THE Nuclear Industry Association (NIA), a UK trade association for civil nuclear industry, has released framework which could enable industry to cut the costs of constructing new nuclear stations in the UK.
As part of the UK Government-backed Nuclear Sector Deal, a new report developed by a cross-industry team sets out the key factors involved in reducing risks and costs by 30%, by 2030. The £200m (US$257.4m) deal, announced in 2018, is a partnership with nuclear industry which seeks to drive down costs, and increase innovation and workforce diversity.
The report, Nuclear New Build Cost Reduction, incorporates lessons from projects around the world and shows that nuclear power is set to play a pivotal role in achieving net zero by 2050, while creating thousands of high-quality jobs and economic opportunities in the country.
The cost and risk reduction factors which Nuclear New Build Cost Reduction outlines include rigorous pre-construction planning, with simple design and construction methodology; repeating designs across multiple stations, using many of the same supply chain partners; and building up and transferring a skilled and experience workforce to new projects.
The report also discusses a new financing model that controls construction risk and will bring down consumer costs by mobilising a wider pool of investors and cutting the cost of capital. Government is currently consulting an alternative Regulated Asset Base (RAB) approach to finance future nuclear projects. The approach would see investors receive some revenues during construction and would employ cost and risk-sharing mechanisms with customers or taxpayers. It could help to facilitate construction of new nuclear on a scale to match the Government’s net zero ambitions.
In the report, 14 factors are identified which are key to helping to reduce risk, including financing, design, project management, construction preparation, supply chain, skills, and operations preparation.
To embed the recent framework, industry is developing a comprehensive Risk Assessment Tool to monitor these factors for project delivery and efficiency. The tool would allow developers, investors, and the Government to develop clear understanding of project risks to support investment decisions and then track ongoing management of the actions and risks throughout delivery of the project.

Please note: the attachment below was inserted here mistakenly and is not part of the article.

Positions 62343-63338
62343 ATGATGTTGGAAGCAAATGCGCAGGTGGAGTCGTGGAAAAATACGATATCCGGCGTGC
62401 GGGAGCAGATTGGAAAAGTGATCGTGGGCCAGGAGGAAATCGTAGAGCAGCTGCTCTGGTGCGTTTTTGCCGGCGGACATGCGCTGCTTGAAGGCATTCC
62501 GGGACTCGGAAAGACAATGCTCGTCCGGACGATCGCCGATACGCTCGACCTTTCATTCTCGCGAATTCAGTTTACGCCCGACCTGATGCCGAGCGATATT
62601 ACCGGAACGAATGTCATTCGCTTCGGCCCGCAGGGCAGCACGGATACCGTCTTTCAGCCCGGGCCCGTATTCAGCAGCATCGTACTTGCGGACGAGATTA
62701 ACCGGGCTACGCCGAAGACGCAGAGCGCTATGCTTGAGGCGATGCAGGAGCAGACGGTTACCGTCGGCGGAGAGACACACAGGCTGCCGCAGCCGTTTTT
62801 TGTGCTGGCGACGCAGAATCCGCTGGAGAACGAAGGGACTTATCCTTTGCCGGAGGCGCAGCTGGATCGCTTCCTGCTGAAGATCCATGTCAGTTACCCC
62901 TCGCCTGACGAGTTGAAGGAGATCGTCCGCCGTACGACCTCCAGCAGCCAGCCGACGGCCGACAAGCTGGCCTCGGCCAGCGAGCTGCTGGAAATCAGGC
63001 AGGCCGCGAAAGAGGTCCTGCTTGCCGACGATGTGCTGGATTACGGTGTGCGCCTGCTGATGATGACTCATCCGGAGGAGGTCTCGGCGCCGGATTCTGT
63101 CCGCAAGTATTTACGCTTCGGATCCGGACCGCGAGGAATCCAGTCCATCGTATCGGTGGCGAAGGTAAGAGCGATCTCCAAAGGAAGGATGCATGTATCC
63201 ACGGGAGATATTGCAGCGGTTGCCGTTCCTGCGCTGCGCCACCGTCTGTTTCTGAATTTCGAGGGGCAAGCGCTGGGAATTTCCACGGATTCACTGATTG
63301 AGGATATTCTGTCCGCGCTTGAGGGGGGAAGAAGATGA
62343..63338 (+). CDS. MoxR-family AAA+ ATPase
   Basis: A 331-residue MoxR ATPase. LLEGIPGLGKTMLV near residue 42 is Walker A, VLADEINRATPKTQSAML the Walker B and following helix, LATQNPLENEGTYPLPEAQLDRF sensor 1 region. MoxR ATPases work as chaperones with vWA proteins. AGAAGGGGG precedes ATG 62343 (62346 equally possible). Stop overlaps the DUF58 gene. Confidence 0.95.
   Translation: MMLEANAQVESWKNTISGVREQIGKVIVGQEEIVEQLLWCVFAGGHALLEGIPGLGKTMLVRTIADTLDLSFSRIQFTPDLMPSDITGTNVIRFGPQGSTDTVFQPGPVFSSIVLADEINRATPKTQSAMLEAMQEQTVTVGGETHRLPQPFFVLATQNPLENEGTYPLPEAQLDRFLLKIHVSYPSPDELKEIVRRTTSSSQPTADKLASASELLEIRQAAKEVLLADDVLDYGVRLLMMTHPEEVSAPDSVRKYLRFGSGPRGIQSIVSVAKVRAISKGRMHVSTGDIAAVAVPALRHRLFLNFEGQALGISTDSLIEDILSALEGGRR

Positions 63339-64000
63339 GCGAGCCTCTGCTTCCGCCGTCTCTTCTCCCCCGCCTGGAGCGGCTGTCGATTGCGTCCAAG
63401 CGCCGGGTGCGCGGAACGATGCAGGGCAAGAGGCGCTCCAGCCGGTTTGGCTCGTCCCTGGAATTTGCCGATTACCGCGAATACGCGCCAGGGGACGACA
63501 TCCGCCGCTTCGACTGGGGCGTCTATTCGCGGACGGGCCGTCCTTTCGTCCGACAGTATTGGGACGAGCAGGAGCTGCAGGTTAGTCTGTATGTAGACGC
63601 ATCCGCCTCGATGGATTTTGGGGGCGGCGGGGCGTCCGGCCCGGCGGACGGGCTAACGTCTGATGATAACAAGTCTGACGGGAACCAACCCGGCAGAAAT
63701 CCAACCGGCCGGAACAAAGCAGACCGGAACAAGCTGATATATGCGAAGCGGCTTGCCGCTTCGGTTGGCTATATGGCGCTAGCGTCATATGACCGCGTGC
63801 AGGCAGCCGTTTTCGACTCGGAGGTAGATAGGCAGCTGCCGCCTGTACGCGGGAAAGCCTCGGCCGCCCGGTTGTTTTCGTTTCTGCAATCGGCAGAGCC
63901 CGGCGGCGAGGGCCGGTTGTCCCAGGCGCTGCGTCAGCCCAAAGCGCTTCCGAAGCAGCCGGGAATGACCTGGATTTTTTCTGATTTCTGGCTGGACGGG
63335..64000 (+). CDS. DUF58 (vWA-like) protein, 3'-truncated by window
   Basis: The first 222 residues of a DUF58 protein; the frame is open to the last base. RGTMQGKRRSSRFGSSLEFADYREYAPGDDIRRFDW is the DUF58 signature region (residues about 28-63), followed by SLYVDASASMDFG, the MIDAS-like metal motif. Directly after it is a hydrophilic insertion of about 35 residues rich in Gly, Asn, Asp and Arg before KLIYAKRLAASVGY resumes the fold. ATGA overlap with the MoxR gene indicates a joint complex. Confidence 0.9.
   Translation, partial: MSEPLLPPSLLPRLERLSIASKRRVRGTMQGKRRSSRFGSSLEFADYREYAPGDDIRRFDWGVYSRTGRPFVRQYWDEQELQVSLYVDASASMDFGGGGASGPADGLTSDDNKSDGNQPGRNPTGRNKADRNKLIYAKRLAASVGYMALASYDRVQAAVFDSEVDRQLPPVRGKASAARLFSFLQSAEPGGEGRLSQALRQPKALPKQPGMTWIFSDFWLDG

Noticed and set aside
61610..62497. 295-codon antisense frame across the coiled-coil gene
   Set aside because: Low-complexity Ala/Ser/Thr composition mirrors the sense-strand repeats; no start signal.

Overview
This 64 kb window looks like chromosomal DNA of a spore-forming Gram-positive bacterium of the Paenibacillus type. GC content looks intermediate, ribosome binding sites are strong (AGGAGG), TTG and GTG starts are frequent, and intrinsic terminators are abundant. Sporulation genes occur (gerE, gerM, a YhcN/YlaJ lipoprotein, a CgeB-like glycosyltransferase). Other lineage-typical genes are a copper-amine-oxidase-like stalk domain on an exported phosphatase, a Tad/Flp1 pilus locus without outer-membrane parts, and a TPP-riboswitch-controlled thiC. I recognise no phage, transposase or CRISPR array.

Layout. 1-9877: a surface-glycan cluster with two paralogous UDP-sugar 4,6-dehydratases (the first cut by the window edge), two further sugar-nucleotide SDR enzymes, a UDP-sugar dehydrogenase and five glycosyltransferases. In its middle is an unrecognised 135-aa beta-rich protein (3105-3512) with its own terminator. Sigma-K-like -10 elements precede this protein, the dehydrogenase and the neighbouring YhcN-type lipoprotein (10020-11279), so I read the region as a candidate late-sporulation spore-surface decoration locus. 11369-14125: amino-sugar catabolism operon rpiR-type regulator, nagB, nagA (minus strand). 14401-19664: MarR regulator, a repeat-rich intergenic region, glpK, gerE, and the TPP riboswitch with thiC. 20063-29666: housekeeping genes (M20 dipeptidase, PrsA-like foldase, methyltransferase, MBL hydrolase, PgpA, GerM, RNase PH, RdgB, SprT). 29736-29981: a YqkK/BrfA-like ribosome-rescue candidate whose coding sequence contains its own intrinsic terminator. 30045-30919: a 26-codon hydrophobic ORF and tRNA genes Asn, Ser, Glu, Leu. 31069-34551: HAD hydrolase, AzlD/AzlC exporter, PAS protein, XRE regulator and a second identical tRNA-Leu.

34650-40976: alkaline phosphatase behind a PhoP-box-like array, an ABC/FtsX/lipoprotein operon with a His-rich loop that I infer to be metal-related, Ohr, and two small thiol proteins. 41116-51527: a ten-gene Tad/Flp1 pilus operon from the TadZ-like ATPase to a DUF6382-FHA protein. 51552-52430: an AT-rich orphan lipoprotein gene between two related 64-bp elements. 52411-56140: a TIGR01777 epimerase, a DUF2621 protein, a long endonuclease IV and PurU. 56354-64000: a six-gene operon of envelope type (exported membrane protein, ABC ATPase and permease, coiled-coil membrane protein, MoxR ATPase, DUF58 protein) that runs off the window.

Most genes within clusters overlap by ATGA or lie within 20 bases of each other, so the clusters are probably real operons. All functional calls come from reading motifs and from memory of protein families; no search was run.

According to NIA, industry has already achieved early progress against initial indicators, for example, with rigorous pre-construction planning. The designs that will be used at nuclear projects Wylfa Newydd and Sizewell C are highly advanced, and years of work has been conducted to prepare the organisations responsible for delivery, for construction.
There has also been use of repeating design. Large-scale nuclear development Hinkley Point C has incurred first-generation costs for nuclear build. By setting up the supply chain, skilling workers, and building capabilities, the project could help to reduce costs for subsequent large-scale reactors. Wylfa Newydd will use an advanced boiling water reactor, a type which has been built on time and on budget four times in Japan between 1992 and 2006.
Hinkley has additionally seen the benefits of transferring skilled labour. Workers installing rebar at the first unit took 25 hours to do so, but installation for the second was achieved in 16 hours, representing a 36% reduction in time requirements.
Industry is confident that by taking the steps outlined in the report, and with the work of Government to secure a new financing model, costs can be reduced sufficiently to meet the commitments made under the Nuclear Sector Deal.
Humphrey Cadoux-Hudson, Chair of the Cost Reduction Working Group of the Nuclear Sector Deal, said: “I am very pleased to say that the nuclear new build cost reduction workstream has made great progress, and our report clearly shows it’s possible to deliver a cost-effective programme of new nuclear power stations in the UK. But promises of cost reduction are not enough – in making this case, the developers of new nuclear plants are showing that we recognise the delivery risks we face, and how to manage them.”
The Cost Reduction Working Group was established to identify how the target to reduce new build cost by 30% could be met and the actions to enable it.
Tom Greatrex, CEO of the NIA, said: “This report demonstrates that the upfront costs can be tackled effectively by bearing down on construction complexity and risks, and by tackling unnecessarily high financing costs.”
Hadhim Zahawi, Minister for Business and Industry, said: “I am delighted to see the nuclear industry setting out a clear and robust framework to reduce costs, in line with its commitments under the Nuclear Sector Deal. New nuclear will play an important role as we reach our net zero target by providing reliable, low carbon power as part of our future energy mix.”
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